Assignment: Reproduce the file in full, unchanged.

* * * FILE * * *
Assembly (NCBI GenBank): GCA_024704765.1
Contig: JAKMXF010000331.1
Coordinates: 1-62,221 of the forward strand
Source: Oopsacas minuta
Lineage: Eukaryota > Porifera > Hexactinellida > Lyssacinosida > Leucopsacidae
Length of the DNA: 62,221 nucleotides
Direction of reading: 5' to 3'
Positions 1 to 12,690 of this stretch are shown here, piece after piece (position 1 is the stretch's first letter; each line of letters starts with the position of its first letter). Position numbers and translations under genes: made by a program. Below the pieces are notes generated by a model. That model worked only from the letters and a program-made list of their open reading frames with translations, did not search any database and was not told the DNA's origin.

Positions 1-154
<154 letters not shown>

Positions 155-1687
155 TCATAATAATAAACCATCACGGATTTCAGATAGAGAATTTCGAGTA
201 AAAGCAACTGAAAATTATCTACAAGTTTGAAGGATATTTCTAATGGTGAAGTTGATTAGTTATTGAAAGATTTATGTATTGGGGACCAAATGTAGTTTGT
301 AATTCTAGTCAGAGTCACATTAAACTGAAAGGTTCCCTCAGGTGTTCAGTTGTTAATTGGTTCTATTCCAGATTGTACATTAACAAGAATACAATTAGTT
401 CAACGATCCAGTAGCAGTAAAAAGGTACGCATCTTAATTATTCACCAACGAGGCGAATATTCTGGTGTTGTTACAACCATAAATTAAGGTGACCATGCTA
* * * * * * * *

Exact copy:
Assembly (NCBI GenBank): GCA_024704765.1
Contig: JAKMXF010000331.1
Coordinates: 1-62,221 of the forward strand
Source: Oopsacas minuta
Lineage: Eukaryota > Porifera > Hexactinellida > Lyssacinosida > Leucopsacidae
Length of the DNA: 62,221 nucleotides
Direction of reading: 5' to 3'
Positions 1 to 12,690 of this stretch are shown here, piece after piece (position 1 is the stretch's first letter; each line of letters starts with the position of its first letter). Position numbers and translations under genes: made by a program. Below the pieces are notes generated by a model. That model worked only from the letters and a program-made list of their open reading frames with translations, did not search any database and was not told the DNA's origin.

Positions 1-154
<154 letters not shown>

Positions 155-1687
155 TCATAATAATAAACCATCACGGATTTCAGATAGAGAATTTCGAGTA
201 AAAGCAACTGAAAATTATCTACAAGTTTGAAGGATATTTCTAATGGTGAAGTTGATTAGTTATTGAAAGATTTATGTATTGGGGACCAAATGTAGTTTGT
301 AATTCTAGTCAGAGTCACATTAAACTGAAAGGTTCCCTCAGGTGTTCAGTTGTTAATTGGTTCTATTCCAGATTGTACATTAACAAGAATACAATTAGTT
401 CAACGATCCAGTAGCAGTAAAAAGGTACGCATCTTAATTATTCACCAACGAGGCGAATATTCTGGTGTTGTTACAACCATAAATTAAGGTGACCATGCTA